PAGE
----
Environmental Policy News

Mississippi Delta: How quickly is it washing away? Study offers answer

New study using optical dating to measure how fast the Mississippi Delta is moving suggests plans for Mississippi River diversions will produce new land, but more slowly than shoreline is lost.

For thousands of years the Mississippi River Delta was formed as the mighty river deposited sediment from 31 states and 2 Canadian provinces eventually stretching across around 7,000 square miles. Today, the RESTORE project reports that the delta and coastal Louisiana are disappearing at a rate equal to a football field of wetlands vanishing into open water every 100 minutes. The loss of land can be attributed to several factors including leveeing of the Mississippi River, damage caused by shipping channels and canals, subsidence and sea level rise.

EMBED 1 SA picture 3Thanks to wetland loss, Louisiana Highway 1 along Bayou Lafourche abruptly ends in open water. Credit: Elizabeth Chamberlain

In the Louisiana’s 2017 Coastal Master Plan, 17 projects have been identified to help restore the region and avoid a loss of an additional 2,250 square miles of land over the next 50 years. Many believe that the best solution to sustaining portions of the Mississippi Delta may be river diversions that bring sediment to shrinking coastlines. A new study by a team of international researchers, however, concludes that the rate of land-building will likely be dwarfed by the rate of wetland loss.

"Scientists studied how fast the Mississippi River Delta grew each year before people inhabited the area and began changing the environment," said Justin Lawrence, a program director in the National Science Foundation's Division of Earth Sciences, which funded the project. "The researchers then compared that information with observations of how fast the delta is shrinking in modern times, and the results are striking. The findings will inform coastal policy and management in this low-lying U.S. region." Additional funding was provided by the Coastal Protection and Restoration Authority of Louisiana.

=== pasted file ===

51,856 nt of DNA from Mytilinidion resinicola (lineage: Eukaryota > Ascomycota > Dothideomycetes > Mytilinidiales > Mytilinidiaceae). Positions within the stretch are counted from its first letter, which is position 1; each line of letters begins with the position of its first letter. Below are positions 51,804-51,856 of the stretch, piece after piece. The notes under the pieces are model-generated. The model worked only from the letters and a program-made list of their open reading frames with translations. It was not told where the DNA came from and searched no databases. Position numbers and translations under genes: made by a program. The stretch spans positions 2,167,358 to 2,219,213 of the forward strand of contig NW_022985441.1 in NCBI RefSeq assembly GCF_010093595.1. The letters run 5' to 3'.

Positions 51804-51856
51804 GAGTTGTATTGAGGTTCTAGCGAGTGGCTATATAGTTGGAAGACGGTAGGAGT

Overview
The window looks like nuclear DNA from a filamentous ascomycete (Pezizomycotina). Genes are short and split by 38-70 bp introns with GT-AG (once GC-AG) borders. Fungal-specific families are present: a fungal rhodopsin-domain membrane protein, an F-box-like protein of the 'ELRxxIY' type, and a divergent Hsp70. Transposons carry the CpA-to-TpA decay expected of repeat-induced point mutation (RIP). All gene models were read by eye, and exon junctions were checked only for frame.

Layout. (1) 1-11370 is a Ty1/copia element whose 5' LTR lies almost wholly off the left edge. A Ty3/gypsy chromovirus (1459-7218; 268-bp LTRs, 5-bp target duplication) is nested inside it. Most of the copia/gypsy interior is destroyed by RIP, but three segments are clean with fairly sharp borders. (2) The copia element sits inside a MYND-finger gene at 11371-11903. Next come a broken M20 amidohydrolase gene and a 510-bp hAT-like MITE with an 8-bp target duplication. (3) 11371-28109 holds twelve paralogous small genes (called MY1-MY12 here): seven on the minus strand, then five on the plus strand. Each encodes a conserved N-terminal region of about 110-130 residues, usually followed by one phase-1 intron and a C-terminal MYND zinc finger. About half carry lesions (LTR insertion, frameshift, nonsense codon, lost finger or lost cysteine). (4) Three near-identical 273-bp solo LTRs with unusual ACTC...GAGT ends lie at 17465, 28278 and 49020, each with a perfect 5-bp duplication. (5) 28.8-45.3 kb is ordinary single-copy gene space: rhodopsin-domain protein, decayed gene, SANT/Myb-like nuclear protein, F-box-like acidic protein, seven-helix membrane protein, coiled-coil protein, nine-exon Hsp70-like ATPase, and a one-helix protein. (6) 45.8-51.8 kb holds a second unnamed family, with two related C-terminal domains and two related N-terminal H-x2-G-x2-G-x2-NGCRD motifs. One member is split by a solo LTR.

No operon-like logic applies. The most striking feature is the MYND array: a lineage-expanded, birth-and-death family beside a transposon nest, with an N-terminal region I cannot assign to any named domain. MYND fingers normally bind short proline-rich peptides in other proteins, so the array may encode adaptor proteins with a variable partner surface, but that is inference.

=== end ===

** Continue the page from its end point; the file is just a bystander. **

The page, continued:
In the study published in the journal Science Advances, researchers at Tulane University, Coastal Carolina University, the UK’s University of Liverpool and Wageningen University in The Netherlands, used optical dating to measure how fast the delta shoreline migrated seaward under natural conditions.

"Optical dating determines when sediment grains were deposited by measuring their last exposure to daylight," said Elizabeth Chamberlain of Vanderbilt University, the paper's lead author. "This method allowed us to date the shoreline of the Lafourche lobe of the central Mississippi Delta."

Prior to human influence, the delta grew at a rate of 2 to 3 square miles per year. But over the past century, the rate of land loss in coastal Louisiana has averaged 15 to 20 square miles per year.

EMBED 2 Mississippi Delta false color imageHow much has the Mississippi Delta changed over time, and what might it look like in the future? Credit: Wikimedia

Geologist Torbjörn Törnqvist of Tulane University, a co-author of the study, said that given accelerating rates of sea level rise, losses will likely continue long into the future, and that even the best-designed river diversions won't be able to prevent more land loss. "Therefore, difficult choices will have to be made about where to locate these diversions."

The only viable option, Törnqvist believes, is to position river diversions in areas that have the greatest potential to build land and protect the largest population centers, as opposed to placing multiple diversions along the entire shoreline.

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